Cheaper IEMs have taken a backseat for me these days because, well, they’re often disappointing. Every time I review one, I have to temper my expectations and keep the price in mind. But how can I when there’s stuff like the ER2XR? It takes the aforementioned notion of “value” and simply knocks it out of the ballpark. Slap on the fact that you can buy a pair for ~$100 off of Amazon, and it isn’t even fair.
Of course, this isn’t the end-all, be-all for IEMs at this price point. I’m sure there are things that one could take issue with given personal preference. And hell, maybe you just don’t take kindly to having your ears violated. I don’t blame you. But just in general? The ER2XR should be the first IEM on your list if you want price-to-performance.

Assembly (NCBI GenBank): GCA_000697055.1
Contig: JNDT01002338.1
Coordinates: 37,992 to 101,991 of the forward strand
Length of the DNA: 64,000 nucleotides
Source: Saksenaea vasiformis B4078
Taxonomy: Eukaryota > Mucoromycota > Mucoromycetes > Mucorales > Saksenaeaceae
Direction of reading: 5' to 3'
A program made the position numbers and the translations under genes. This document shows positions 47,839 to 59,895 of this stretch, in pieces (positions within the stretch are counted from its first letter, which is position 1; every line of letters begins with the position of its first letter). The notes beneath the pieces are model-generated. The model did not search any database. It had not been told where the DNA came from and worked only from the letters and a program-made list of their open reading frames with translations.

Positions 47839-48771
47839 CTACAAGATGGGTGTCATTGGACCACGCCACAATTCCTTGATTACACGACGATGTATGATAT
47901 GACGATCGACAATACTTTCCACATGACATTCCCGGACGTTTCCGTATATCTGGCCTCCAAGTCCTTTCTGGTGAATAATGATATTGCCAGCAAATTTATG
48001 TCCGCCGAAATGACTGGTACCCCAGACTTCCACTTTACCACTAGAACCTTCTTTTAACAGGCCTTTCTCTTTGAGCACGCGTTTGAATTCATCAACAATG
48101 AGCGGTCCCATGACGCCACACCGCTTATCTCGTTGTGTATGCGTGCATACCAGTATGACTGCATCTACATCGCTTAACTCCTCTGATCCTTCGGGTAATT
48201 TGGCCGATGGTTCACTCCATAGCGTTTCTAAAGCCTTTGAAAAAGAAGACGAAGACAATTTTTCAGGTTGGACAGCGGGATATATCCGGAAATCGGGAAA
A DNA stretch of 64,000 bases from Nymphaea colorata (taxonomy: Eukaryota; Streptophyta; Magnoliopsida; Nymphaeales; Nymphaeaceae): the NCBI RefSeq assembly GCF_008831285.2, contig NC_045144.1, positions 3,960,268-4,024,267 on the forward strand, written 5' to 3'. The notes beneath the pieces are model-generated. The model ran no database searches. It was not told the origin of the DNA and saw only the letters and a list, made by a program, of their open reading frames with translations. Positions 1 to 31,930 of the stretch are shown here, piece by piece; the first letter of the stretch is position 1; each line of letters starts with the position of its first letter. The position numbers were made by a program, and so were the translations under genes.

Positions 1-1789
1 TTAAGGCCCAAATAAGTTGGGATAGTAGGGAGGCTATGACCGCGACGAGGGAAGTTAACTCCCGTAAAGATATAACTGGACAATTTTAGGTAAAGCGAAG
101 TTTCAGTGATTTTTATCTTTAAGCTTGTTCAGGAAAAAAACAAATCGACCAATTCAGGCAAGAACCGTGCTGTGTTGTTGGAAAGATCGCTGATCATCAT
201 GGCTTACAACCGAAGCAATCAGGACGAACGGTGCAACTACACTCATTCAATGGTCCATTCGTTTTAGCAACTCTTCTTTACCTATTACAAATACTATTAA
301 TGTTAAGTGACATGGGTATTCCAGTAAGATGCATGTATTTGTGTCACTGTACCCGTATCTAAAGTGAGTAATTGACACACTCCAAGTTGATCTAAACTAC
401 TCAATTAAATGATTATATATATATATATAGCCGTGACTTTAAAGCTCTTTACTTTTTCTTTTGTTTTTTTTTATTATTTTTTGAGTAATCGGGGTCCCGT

|ER2XR||5.5/10||Excellent tonal balance and dynamics that leaves something to be desired in the treble.|
|ER3XR||4.5/10||A darker ER2XR with cutbacks in dynamics, timbre, and depth that outweigh its slight edge in speed/resolution.|
This is where I plug my reminder that my scoring only takes into account sound-quality. Price is not a consideration. So despite what many will perceive as a “low” score, the ER2XR really stands head-and-shoulders above pretty much everything else in its price bracket. I’ve only heard one other IEM, the Moondrop KXXS (and Starfield by extension) that really plays ball at this price.